I’m a business journalist in my day job, and while today my reportage is more technology and marketing focused, back in the day I used to have to do a lot of spot reporting on company earnings. Wade through a mess of confusing numbers and acronyms – EBIDTA, GAAP, one-time charges, revenue, income, currency charges – and quickly discover the facts, what’s newsworthy and why, and report it.
And I tell you, if I got it as wrong as the Post did here, I’d be fearing for my job. Their analysis/link they try to make is completely off base and without merit, and is completely unsupported by the facts. With the Post’s death rumoured in recent days I’ve been defending them; not because they occasionally publish my commentaries but because I think we need more media organizations in this country, not less, because as a journalist I support jobs for journalists, and because off the op/ed pages, generally the Post is no more or less biased than any other outlet. But pieces that are completely full of crap like this one make it difficult to do so.
First of all, they rely on a Q2 2009 to Q3 2009 comparison as the main plank to support their thesis: dropping Liberal polling equals dropping Liberal donations. Ask any business journalist, financial analyst or accountant and they’ll tell you comparing consecutive quarters is largely meaningless. That’s because business is seasonal, it’s cyclical. So comparing, say, a department store’s Q4 vs Q1 next year revenue will likely show a big drop always. Why? Because Christmas is in Q4, and it’s a major shopping season. Sales always taper off in January.
That’s why comparing consecutive quarters is meaningless, and it’s why instead it’s standard practice to compare to the year-ago quarter. So, comparing Q4 this year versus Q4 last year and you’ll be comparing two like shopping seasons, giving you a better trend line to judge performance.
Second, if you want a true apples to apples comparison you need to look for and exclude one-time expenses or revenues. A company might take a big hit in one quarter because of a fine, for example. Or realize a big one-time gain because of an asset sale. Comparing numbers without factoring-out one-time numbers gives you a meaningless conclusion.
Anyway, here’s the Q2 to Q3 numbers as Tweeted by Canwest’s David Akin:
Q309/Q209 #cdnpoli Contribution $ only: #BQ -50% #CPC -5% #GPC +14% #LPC -50% #NDP +57%As I said, comparing consecutive quarters is largely invalid, and there’s one major factor the Post missed in drawing the conclusion they did from these stats (I don’t quarrel with Akin here, he’s just reporting the numbers): the Liberals had a huge one-time revenue boost in the previous quarter: the Vancouver convention. Over 2000 people at up to $1000 bucks a pop. That skews those numbers.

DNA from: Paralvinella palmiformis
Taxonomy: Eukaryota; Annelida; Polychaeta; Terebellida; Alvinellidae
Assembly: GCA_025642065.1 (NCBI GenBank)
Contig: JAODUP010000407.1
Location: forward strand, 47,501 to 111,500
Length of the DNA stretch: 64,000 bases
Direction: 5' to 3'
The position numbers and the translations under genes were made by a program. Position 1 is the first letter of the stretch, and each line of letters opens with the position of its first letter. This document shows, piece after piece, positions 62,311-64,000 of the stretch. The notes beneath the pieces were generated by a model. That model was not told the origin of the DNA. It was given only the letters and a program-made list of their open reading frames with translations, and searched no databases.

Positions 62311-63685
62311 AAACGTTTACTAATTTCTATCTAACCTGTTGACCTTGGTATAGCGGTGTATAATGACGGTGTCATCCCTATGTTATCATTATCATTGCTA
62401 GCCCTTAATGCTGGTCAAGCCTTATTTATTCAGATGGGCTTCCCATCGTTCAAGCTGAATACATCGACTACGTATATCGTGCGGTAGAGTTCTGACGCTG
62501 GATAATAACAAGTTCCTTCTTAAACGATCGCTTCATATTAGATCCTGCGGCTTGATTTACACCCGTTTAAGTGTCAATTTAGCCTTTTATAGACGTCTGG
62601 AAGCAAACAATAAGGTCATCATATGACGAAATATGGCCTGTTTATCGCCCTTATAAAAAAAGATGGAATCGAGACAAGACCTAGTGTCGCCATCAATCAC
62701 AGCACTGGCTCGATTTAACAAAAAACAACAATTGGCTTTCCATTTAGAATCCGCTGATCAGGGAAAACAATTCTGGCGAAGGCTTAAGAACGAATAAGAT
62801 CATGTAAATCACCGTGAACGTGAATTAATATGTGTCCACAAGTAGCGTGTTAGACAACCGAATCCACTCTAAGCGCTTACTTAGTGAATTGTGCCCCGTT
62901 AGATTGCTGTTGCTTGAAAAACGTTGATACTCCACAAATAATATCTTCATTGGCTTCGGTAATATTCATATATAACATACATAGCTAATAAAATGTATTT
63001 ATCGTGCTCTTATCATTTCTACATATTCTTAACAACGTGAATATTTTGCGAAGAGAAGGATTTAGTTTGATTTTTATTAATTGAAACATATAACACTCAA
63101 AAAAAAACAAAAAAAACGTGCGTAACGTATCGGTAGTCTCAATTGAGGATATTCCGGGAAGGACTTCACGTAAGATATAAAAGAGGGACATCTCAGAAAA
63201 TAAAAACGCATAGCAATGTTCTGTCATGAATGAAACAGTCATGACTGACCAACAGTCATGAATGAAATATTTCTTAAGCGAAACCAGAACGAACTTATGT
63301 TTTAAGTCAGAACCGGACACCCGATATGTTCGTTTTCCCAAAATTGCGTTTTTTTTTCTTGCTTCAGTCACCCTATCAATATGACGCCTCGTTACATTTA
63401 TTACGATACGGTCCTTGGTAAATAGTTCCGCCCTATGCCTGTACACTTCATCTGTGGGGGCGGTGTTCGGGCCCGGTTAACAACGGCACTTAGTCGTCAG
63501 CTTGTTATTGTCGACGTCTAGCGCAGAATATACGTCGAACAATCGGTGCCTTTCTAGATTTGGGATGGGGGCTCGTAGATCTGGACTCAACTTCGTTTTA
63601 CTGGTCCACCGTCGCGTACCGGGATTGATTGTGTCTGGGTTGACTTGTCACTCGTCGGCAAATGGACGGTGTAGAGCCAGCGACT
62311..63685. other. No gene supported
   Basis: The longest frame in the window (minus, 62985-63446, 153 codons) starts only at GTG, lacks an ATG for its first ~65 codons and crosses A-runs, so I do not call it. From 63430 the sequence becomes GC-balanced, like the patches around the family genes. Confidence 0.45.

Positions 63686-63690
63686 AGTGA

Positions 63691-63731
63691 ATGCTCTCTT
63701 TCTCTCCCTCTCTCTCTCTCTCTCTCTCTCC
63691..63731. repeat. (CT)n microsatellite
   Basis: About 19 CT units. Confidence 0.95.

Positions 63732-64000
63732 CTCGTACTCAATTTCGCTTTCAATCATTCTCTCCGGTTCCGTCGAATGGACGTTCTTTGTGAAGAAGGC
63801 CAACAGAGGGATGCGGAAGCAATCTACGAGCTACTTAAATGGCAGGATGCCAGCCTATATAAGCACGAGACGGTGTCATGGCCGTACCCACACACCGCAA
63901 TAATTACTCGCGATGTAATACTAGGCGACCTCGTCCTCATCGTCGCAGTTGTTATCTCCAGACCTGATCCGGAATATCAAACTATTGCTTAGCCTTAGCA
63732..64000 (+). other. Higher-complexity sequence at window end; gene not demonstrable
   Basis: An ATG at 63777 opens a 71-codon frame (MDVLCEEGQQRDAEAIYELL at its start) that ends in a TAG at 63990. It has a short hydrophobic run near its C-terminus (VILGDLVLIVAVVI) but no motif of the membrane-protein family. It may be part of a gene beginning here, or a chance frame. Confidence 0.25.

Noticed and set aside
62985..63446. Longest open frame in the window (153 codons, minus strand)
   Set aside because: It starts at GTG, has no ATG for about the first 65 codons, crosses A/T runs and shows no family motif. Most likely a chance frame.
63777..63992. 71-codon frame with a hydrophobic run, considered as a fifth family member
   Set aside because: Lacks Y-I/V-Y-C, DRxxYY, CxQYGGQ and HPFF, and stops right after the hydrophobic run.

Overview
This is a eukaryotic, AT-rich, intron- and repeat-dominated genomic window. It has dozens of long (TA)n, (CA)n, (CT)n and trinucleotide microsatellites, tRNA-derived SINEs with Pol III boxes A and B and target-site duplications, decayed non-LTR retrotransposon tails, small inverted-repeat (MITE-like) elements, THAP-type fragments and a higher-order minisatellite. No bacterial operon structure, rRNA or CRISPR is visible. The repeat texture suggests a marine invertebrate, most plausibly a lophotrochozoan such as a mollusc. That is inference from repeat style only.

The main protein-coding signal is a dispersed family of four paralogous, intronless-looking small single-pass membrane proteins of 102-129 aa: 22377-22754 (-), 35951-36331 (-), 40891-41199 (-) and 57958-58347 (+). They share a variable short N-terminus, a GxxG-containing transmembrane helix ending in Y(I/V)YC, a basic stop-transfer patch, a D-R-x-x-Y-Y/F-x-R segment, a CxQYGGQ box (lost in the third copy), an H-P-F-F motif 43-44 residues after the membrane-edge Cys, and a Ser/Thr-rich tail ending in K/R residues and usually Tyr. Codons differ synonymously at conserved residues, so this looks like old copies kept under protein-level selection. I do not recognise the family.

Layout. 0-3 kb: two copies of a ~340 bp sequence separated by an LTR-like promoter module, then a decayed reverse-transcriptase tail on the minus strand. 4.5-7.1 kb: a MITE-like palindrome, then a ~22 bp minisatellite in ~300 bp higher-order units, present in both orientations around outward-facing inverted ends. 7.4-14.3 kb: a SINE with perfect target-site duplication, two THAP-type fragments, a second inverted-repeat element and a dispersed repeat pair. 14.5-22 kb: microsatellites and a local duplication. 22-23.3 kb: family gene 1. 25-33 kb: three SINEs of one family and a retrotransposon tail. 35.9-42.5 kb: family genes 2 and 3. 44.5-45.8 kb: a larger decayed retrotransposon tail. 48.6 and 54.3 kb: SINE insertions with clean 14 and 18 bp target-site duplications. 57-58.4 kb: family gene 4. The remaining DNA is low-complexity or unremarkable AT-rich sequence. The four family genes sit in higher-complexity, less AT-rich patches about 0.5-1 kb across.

Of course, they dropped from that quarter’s result, and it had little to nothing to do with polling: it had everything to do with not having a major national convention every quarter. To not factor that in is misleading, dishonest and just plain crappy reporting.
That aside, let’s look at the Post’s wider conclusion: that Liberal polling decline = Liberal donation drop. That’s only supportable if you ignore the methodology flaws already noted and look at just the LPC numbers in isolation. But their theory doesn’t hold with the other numbers. The Cons shot-up in the polls, but their contribution numbers dropped 5%. The NDP tread water in the polls at best, and they went up 57% in contributions. Their thesis just doesn’t make sense, even if you ignore the other obvious flaws in their supporting data.
Now, all that said, what happens when you do the comparison that is generally accepted practice in business, and compare to the year-ago quarter? Here is Akin’s tweet for that number:
Q309/Q308 #cdnpoli Contribution $ only: BQ -92% CPC -41% GPC -67% LPC +5% NDP -41%Well, that’s a very different number isn’t it? Remember, we were fighting an election in this quarter a year ago, usually good for a nice fundraising boost. So it’s unsurprising the Conservatives and NDP are both off by 41%, year over year. Again, one-time rev boost in the year-ago quarter.
Nonetheless, that rev boost this time was available to all the parties, not just one (unlike the LPC convention) and yet only one party is not down sharply year over year. Indeed, only one party is actually up year-over-year for Q3, despite not having an election boost this year: and it’s the Liberal Party, up 5%.
So that just takes the Post’s theory and proves it to be completely full of crap. The LPC has fundraising momentum. There's a long ways to go to match the Conservatives in sheer volume, but the trends remain positive.
Now, could poor polling make it difficult to raise money? Absolutely. It will definitely make it harder, and things need to turn around on the polling front. But as much as the Post may wish to twist the laws of accounting, basic business sense and, well, reality to make it so, there’s nothing in the donation figures to show that has happened yet.
P.S. Visit Pundit Guide for a more non-partisan take. Recommend this Post on Progressive Bloggers